Travelling in Nha Trang, Vietnam With Friends
So far, Nha Trang has been my favorite city to travel to in Vietnam! I’ve met some really awesome people, had so much fun at the beach, and gotten to practice my Russian daily. Кстати, если ты говоришь по-русски, вам нужно сюда ехать! Можете говорить по-русски везде. Also, I’ve gotten to stay at an amazing hostel, which has been one of the coolest experiences of my life (even if the internet does suck). More than anything though, it’s been the new friends that I’ve made here that have made Nha Trang so special.
Making New Friends
I think that I got awfully lucky to get to travel to Vietnam, and to have met my new Vietnamese friends. I was sitting on a bench, dusting the sand off my feet. I was seconds from leaving when Tran and Thao came up to me and introduced themselves. They told me that they needed to interview foreigners as part of a university project, and they asked me to talk about life in New York.
I told them that it’s true, Americans love pizza and hamburgers, and that I was having a really good time travelling in Vietnam. What was supposed to be just a simple interview though ended up being so much more. After talking to them for fifteen minutes they invited me to go with them for food. We exchanged contact information (Facebook since I haven’t bought a Vietnamese SIM card) and that was that.
I think we ended up hanging out three times in all, and each time was a blast. I got to discover some awesome new things to do in Nha Trang that I never would have known about otherwise. I also got to learn a lot about Vietnamese culture, as I grilled my friends about it just as much as they grilled me about American culture.
So while I feel lucky to have gotten to meet this awesome group of people, I don’t think it’s totally an accident. After a lot of Vietnam travel, I’ve discovered that Vietnamese people are very open and welcoming. Earlier, I recorded a video where I talked about the Ukrainian culture, and how every single house has a gate on it and nobody talks to their neighbors. Vietnam is 180 degrees opposite. Entire families have dinner on the sidewalk and people are comfortable being close to one another.
Eating street food is a great testament to that. We have nothing like it in America. Imagine a small restaurant, set up directly on the sidewalk, with one person cooking food on a portable burner. The table is small and the stools are the size of a squared football (soccer ball). I suppose I haven’t taken any pictures yet because it’s such a ubiquitous part of the landscape here that it would seem like taking a picture of McDonald’s in America.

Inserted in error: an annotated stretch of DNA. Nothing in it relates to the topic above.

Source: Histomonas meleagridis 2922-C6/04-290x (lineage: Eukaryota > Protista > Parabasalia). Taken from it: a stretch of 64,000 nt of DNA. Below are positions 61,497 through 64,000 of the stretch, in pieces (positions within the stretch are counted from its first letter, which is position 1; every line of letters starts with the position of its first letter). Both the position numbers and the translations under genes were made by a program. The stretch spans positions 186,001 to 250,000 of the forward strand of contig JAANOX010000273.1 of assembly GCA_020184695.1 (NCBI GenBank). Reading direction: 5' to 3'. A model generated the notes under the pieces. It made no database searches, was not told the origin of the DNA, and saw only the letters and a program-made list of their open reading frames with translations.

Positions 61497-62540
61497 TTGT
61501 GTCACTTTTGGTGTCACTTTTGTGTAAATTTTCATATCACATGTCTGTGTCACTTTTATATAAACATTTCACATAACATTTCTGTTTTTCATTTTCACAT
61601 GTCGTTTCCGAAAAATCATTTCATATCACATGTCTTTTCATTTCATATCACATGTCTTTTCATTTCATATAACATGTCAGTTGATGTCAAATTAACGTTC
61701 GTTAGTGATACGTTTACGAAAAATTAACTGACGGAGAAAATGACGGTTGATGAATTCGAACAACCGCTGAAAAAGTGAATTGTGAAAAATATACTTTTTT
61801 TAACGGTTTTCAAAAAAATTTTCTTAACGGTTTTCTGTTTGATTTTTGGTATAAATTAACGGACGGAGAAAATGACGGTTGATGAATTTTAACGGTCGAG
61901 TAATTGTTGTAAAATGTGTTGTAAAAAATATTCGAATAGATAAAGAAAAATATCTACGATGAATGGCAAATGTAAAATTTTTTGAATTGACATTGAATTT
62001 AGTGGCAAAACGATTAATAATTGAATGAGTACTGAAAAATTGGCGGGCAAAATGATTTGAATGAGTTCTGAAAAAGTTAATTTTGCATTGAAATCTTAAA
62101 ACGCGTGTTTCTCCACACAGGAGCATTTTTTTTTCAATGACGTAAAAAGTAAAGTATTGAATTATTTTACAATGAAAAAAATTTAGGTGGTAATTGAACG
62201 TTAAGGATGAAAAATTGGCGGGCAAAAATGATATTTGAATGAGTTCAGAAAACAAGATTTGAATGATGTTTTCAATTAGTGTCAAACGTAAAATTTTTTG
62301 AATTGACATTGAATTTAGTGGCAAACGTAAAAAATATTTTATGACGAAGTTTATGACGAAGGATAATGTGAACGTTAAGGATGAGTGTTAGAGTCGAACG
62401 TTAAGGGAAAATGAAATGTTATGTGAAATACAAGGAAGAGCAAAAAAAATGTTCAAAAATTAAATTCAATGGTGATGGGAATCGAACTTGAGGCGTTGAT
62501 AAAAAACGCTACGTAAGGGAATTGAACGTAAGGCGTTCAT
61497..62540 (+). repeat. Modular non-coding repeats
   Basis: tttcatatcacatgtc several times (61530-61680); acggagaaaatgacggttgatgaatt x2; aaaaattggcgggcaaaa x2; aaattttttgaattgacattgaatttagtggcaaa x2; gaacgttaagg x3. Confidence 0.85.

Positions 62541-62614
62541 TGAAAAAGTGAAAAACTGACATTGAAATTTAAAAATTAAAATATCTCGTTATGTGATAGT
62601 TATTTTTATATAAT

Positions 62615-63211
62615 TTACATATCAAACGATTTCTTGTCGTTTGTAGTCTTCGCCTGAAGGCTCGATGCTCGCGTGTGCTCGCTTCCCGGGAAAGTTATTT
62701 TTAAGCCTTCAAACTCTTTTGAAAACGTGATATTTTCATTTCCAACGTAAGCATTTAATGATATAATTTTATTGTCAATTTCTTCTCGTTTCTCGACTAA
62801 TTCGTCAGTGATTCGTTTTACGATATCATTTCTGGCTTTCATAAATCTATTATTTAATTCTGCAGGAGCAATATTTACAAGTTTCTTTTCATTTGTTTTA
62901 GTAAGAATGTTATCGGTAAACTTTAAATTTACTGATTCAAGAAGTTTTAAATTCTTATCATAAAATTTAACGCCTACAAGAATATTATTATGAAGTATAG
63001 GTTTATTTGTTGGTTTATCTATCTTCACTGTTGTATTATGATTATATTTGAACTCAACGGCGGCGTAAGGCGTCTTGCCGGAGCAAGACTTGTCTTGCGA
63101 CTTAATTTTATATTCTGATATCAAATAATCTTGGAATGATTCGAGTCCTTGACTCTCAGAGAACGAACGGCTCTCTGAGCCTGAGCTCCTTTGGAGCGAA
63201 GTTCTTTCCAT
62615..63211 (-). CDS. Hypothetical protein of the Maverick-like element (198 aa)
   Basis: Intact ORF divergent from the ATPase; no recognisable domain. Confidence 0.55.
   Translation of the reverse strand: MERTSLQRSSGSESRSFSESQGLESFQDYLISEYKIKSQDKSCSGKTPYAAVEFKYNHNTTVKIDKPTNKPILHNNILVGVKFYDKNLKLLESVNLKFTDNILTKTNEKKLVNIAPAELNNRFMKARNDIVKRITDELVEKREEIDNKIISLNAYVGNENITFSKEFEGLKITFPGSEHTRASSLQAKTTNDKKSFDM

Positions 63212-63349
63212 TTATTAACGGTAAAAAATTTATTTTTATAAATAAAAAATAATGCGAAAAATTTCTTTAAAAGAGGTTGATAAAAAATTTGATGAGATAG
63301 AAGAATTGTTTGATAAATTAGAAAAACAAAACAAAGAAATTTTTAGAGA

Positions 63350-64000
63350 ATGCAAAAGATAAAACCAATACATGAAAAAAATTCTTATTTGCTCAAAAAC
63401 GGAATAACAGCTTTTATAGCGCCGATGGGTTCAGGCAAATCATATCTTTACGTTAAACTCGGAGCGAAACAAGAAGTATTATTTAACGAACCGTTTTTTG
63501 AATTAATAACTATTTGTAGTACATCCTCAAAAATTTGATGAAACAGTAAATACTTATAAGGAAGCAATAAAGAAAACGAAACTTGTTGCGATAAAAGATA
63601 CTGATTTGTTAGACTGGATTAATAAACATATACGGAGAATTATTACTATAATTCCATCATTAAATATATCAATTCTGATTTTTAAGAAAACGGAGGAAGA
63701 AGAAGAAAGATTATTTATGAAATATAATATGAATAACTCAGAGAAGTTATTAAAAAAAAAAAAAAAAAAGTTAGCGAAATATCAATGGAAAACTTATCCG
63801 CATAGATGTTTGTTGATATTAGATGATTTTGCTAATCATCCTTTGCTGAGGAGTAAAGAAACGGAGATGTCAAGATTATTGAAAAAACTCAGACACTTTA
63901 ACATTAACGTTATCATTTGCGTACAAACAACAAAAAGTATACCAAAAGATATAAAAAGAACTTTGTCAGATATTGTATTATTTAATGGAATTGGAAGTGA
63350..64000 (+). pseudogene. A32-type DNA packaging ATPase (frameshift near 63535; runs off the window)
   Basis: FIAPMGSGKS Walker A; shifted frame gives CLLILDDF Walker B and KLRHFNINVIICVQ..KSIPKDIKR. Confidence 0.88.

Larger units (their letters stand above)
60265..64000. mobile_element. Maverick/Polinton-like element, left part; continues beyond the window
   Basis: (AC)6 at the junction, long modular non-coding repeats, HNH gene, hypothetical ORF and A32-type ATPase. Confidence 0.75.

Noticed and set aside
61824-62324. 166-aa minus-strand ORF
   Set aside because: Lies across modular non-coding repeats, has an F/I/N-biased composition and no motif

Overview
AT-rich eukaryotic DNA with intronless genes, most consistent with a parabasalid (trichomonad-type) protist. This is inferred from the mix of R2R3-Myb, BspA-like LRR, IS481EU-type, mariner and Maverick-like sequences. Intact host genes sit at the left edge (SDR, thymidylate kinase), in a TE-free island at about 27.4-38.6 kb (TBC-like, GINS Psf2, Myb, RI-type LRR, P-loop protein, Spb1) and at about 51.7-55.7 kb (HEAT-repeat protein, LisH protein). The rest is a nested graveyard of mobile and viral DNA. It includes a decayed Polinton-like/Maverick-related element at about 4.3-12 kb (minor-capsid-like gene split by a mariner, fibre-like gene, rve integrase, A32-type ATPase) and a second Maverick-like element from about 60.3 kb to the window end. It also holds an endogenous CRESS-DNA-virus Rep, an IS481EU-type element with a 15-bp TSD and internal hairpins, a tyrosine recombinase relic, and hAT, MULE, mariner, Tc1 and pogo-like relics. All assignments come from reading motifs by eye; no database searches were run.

While Vietnamese people are open, they don’t like to dance. My friends have all told me this, and I’ve experienced it directly. One of my fresher memories is going to a club with a girl from my hostel. She had to physically drag the locals to the dance floor to join us. Thankfully she was great at it and in fifteen minutes she had a whole group of people having fun and forgetting about feeling silly for dancing. If you’re going to Vietnam to travel though, don’t expect lot’s of dancing, expect delicious street food instead.
Hanging out in Nha Trang
So far Nha Trang has been my favorite city in Vietnam. Since I’ve already visited Hanoi and Da Nang, that means it has beat out two other places for the honor. It’s not that there are loads of things to do in Nha Trang, but what there is to do is awesome for me. I love the beach! I go swimming every morning and I’ve picked up a nice tan in the process.
Also, while the massive Russian influx here might bother other people, I love it! It’s really great to be able to practice my second language at any bar or club. I wonder if people who study English as a second language ever take it for granted that they can practice it anywhere? Well if you study Russian, it’s really freaking exciting when you find a town in Vietnam where any random person at the bar has a 50% chance of being Russian.
As for attractions, my favorite so far has been the sleeping Buddha. This large statue is impressive to look at, and if you rub the Buddha’s elbow then rub your hand on your head, it brings you good luck. Of course I did it, but I don’t know how much luckier I could get. I get to travel in Vietnam, meet awesome people, swim in the ocean, get tan, practice my Russian, and get paid to write! That’s a pretty good deal in my book.
If you want to learn more about how I make money online and how I’m supporting myself on this crazy Asian journey, definitely check out a useful guide I wrote about making money online. Or if you want to see even more pictures from Vietnam, you can check out my photo gallery. I love everything I’ve experienced travelling in Vietnam so far, and I really hope that you make the choice to come here too.
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